An illustration that using data for a conclusion is not objective

There is an interesting post over at John Taylor’s blog (ht Greg Mankiw). In it he shows that government spending as a % of GDP has a strong positive correlation with unemployment, and that investment as a % of GDP has a strong negative correlation.  His conclusion is to focus on cutting taxes to increase investment instead of spending.

Update:  Here is the point I’m trying to make written up more clearly and completely.

Now, this way of viewing the data is consistent with the model he has in his head – but it is only by stating that model that we can look at the value judgments involved to figure out what we agree with or disagree with.

Looking at the data alone, we cannot make this conclusion – we can just say there are correlations.

For example, I would note that investment responds disproportionately to the economic cycle – this is a well known “stylized fact”.  The excuse economists often use is that businesses and households cut back on durable good expenditures most heavily when we enter a downturn – as the durable products they already own act as effective substitutes for new durables.

As a result, assume that government spending is a constant (so the government is doing nothing to smooth the economic cycle).  When GDP falls, investment falls more steeply.  When GDP falls, unemployment rises.  In this case, even with no government smoothing, the existence of an economic cycle will lead to BOTH of the observed correlations above (note that GDP is a denominator) – there is no way we can reach any policy conclusion from them.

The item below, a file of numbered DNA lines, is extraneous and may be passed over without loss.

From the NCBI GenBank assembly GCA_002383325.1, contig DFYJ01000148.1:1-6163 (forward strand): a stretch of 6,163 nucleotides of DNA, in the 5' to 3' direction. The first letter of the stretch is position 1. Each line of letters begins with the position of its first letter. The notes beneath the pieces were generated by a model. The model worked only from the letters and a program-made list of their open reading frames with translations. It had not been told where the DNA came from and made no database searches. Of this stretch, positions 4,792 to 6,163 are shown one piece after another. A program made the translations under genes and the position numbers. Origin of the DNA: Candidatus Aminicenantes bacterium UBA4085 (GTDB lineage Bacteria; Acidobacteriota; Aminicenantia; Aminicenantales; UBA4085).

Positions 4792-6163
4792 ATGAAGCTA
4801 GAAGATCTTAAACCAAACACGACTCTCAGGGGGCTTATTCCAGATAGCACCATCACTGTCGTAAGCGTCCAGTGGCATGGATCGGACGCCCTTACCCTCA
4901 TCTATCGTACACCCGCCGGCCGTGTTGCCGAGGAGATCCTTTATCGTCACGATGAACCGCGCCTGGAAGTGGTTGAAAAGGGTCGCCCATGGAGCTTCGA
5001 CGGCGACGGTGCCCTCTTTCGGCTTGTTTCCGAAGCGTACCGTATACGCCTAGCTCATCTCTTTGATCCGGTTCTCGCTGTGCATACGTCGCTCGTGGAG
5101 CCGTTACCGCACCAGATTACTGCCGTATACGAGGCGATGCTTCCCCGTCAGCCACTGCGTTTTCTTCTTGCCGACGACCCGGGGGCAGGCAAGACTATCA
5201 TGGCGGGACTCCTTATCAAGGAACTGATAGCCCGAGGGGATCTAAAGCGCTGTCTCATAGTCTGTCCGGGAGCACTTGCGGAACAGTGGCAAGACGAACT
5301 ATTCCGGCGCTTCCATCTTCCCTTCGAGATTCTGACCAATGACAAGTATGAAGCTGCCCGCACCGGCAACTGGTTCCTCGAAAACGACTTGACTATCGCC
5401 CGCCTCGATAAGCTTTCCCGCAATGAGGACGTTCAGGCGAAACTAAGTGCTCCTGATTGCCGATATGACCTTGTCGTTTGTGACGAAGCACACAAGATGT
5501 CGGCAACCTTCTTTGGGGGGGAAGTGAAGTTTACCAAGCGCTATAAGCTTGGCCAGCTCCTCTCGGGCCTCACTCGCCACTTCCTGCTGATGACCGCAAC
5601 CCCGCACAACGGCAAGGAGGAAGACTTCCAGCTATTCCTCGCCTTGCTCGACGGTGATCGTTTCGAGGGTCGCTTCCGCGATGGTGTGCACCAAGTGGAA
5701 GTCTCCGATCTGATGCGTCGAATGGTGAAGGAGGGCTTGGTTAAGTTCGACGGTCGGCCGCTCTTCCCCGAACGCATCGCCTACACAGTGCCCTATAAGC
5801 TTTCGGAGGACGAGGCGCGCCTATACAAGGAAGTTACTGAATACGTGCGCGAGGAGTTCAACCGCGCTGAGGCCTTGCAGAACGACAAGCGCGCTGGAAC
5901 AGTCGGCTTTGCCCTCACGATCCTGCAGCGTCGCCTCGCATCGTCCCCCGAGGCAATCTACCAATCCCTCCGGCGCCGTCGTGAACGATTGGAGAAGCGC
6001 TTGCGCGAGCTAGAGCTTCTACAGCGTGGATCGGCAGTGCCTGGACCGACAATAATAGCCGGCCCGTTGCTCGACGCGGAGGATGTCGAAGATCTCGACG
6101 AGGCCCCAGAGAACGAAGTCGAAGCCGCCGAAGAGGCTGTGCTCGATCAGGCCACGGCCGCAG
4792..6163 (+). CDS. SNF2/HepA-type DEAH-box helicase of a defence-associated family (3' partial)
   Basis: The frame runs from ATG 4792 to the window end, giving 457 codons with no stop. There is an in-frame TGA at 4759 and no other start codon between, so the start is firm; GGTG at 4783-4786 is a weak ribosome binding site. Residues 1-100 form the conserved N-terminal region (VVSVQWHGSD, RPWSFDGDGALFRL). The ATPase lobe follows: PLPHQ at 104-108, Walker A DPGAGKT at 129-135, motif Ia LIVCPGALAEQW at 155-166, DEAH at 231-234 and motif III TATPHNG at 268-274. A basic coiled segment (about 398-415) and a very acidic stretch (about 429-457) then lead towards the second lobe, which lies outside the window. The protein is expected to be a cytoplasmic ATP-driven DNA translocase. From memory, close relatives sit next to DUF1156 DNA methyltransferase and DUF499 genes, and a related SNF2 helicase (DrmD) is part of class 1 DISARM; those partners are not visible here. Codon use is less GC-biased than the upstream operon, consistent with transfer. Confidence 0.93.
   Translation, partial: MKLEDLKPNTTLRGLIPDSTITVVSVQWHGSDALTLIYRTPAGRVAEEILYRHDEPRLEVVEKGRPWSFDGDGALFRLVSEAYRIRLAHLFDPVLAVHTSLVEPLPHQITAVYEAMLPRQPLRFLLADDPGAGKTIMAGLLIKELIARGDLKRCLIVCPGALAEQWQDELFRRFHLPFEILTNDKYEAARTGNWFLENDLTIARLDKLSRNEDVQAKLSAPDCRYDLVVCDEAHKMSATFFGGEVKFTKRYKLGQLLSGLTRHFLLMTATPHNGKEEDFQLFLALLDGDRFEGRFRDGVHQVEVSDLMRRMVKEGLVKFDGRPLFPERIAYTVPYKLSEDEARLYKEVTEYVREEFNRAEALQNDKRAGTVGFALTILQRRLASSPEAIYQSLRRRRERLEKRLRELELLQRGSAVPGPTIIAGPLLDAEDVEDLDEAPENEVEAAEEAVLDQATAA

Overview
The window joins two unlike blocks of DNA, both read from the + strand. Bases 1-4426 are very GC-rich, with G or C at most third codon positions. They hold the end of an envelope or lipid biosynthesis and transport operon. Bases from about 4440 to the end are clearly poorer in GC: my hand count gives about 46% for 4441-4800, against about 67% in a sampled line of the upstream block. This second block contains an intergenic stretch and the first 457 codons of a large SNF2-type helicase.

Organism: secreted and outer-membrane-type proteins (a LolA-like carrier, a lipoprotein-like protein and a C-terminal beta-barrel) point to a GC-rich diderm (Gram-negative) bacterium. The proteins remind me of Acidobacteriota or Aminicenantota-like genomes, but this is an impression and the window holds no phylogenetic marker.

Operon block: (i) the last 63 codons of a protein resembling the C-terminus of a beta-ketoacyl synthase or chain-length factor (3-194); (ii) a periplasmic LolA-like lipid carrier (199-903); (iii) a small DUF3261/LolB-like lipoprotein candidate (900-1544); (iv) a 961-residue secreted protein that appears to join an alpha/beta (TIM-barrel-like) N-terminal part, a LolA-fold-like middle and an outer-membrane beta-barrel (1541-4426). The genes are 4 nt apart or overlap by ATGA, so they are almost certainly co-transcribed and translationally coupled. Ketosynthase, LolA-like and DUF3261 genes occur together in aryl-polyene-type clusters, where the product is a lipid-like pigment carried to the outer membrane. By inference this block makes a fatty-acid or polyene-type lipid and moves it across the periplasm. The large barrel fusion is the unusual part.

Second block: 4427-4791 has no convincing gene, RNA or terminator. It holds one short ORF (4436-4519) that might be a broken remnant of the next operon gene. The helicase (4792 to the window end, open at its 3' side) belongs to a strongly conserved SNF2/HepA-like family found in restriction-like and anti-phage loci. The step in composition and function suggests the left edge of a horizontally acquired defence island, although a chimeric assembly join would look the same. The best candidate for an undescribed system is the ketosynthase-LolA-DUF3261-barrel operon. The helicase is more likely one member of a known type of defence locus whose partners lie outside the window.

We need a model, with a counterfactual – then we can use the data, and value judgments, to reach policy conclusions.  His model says that these correlations are causal.  My model would probably say that all these correlations suffer from too much endogeniety, and I would state that appropriate monetary policy is the best way to move forward – as it would reduce the observed variability in investment, unemployment, and GDP.  Both conclusions use the same data, the underlying models are just a bit different.

He is of course world famous and ridiculously intelligent, while I’m an arbitrary blogger – but I still prefer my conclusion, that’s what value judgments are for right 😉

  • Greg

    Nothing to see here, except possibly incipient dementia. Via Felix Salmon:-

  • @Greg

    Very good. I was surprised Krugman didn’t try to attack it more.

    Tbf to Taylor from the Freakonomics criticism – it is common to look at post-1990 data, because a lot of people believe there was a “structural break”. The new phillips curve people do the same thing – which is why Krugman didn’t state it.

    The main thing for me is definitely interpreting the data – I’m used to looking at those figures and the policy conclusion of “cutting corporate tax rates” wasn’t actually the first thing that popped into my head. The first thing that popped into my head was “and what, this is what mainstream theory says would happen – its tells us nothing about the impact of policy”.